The Illinois Council of Health-System Pharmacists (ICHP) and the Michigan Pharmacists Association (MPA) greeted 2021 with new executive leadership, as ICHP welcomed Christopher Crank as executive vice president (EVP) Jan. 1 and Mark Glasper officially became chief executive officer (CEO) of MPA Jan. 18.
“On behalf of ASHP, I would like to congratulate Chris and Mark and welcome them to the family of ASHP state affiliates that exist in every state, the District of Columbia, and Puerto Rico,” said ASHP CEO Paul W. Abramowitz.
“We have had long-standing and highly productive relationships with ICHP, MPA, and MPA’s practice section, the Michigan Society of Health-System Pharmacists,” Abramowitz added. “We look forward to continuing to foster and grow these strong bonds and history of collaboration as Chris and Mark assume their respective leadership roles. I have had the pleasure of meeting both Chris and Mark, and I am confident that they will be exceptional partners in our combined efforts to advance patient care and pharmacy practice.”
Crank became EVP designee in August, succeeding retiring EVP Scott Meyers.
“My goal is to have an impact,” Crank said. “I want to make a difference. And I look forward to working with all the other state affiliate leaders as well as continuing to work with ASHP.”
As EVP designee, Crank introduced himself to ICHP’s membership and promoted the well-being and resilience of pharmacists — a critical issue as the state grapples with the COVID-19 pandemic and vaccine rollout.
“It’s hard,” Crank said. “Healthcare workers are struggling right now.”
In addition to the pandemic, he said some of ICHP’s greatest challenges in the months ahead involve retail pharmacy operations, such as contract limitations imposed by pharmacy benefit managers (PBMs), threats to the federal 340B Drug Pricing Program, and outdated reimbursement models.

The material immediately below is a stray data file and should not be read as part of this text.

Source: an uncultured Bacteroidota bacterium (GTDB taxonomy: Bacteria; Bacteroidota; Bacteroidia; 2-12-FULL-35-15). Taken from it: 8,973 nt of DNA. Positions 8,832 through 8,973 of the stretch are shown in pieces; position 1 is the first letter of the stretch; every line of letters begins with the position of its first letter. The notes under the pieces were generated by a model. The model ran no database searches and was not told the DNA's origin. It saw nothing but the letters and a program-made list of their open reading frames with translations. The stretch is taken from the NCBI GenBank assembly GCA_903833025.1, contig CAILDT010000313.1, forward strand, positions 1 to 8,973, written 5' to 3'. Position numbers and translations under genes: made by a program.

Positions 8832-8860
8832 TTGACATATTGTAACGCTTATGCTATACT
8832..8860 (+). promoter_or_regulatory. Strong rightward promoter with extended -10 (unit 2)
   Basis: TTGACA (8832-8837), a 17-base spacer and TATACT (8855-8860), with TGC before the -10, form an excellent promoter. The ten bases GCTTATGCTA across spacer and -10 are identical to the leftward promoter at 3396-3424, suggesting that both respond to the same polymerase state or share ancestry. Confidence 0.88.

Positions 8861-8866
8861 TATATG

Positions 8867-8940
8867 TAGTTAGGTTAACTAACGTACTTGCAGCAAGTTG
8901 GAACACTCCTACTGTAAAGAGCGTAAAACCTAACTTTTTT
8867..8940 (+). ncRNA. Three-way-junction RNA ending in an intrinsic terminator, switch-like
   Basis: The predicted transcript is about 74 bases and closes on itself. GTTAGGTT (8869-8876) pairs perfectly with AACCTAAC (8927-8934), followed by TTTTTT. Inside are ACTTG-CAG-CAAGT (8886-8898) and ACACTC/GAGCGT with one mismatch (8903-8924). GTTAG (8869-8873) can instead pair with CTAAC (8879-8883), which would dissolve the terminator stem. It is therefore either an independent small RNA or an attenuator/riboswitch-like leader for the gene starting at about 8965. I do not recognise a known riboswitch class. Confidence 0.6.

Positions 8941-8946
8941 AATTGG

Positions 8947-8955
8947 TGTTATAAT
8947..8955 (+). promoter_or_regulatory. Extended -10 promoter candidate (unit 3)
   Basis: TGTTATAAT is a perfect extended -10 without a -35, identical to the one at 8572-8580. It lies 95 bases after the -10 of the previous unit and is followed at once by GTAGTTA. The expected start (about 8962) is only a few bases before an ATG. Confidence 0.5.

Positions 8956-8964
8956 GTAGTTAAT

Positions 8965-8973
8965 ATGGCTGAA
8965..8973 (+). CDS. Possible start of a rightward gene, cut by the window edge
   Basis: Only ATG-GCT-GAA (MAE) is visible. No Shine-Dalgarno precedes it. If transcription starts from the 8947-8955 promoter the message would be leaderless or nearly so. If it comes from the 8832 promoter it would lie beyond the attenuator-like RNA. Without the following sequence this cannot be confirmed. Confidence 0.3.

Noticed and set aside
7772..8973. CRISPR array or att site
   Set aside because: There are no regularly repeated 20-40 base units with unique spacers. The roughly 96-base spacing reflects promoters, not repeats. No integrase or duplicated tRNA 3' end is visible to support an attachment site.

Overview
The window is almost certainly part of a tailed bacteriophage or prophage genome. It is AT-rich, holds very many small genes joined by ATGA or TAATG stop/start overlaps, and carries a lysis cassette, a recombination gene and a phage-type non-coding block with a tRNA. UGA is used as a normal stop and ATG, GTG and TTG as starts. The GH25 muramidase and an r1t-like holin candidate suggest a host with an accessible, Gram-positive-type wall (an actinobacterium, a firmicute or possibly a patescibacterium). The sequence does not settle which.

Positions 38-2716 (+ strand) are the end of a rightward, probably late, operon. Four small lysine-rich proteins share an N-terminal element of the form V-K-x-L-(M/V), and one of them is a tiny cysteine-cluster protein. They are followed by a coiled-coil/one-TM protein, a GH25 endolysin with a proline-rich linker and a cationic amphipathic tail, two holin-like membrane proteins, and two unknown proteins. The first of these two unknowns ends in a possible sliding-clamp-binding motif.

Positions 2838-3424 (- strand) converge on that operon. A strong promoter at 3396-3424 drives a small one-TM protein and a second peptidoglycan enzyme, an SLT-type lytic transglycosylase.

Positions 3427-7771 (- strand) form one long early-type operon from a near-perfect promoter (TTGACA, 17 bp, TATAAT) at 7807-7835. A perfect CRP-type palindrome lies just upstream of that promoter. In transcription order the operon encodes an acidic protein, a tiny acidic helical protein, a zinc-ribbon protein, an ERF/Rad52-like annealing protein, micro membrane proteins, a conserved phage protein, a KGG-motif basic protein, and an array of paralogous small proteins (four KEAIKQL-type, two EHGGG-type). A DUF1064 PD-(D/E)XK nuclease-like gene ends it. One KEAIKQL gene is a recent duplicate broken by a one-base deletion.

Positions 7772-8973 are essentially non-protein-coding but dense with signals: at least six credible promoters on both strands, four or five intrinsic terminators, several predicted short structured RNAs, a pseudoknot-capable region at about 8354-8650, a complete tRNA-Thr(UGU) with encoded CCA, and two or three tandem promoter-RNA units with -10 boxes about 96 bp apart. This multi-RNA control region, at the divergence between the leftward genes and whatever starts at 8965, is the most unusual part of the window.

“We have a fair number of hospitals that have retail pharmacies,” Crank noted. “We’re paid for product, not for service. So I think that’s something that all the states are going to have to overcome; we need to be paid for what we do, not the product.”
Crank received a master’s degree in health systems management from Rush University in Illinois and earned a Pharm.D. from the University of Iowa College of Pharmacy. Before coming to ICHP, he served six years as director of pharmacy services at Rush Copley Medical Center in Aurora. Previously, he served three years as associate director of clinical pharmacy services at Rush University Medical Center.
Crank became an ICHP member in 2006 and proved to be an enthusiastic supporter of the organization’s advocacy efforts. He was a member of ICHP’s Government Affairs Division, whose work he described as “looking at proposed legislation, rule changes, what’s going on in the state of Illinois, and how it’s going to impact pharmacy.”
Crank was later named director of the division. He also served a term as ICHP treasurer.
He represented Illinois in ASHP’s House of Delegates during 2019–20.
Crank said his involvement in ICHP has fostered a great relationship with the organization and allowed him to network and share ideas with pharmacy colleagues throughout the state.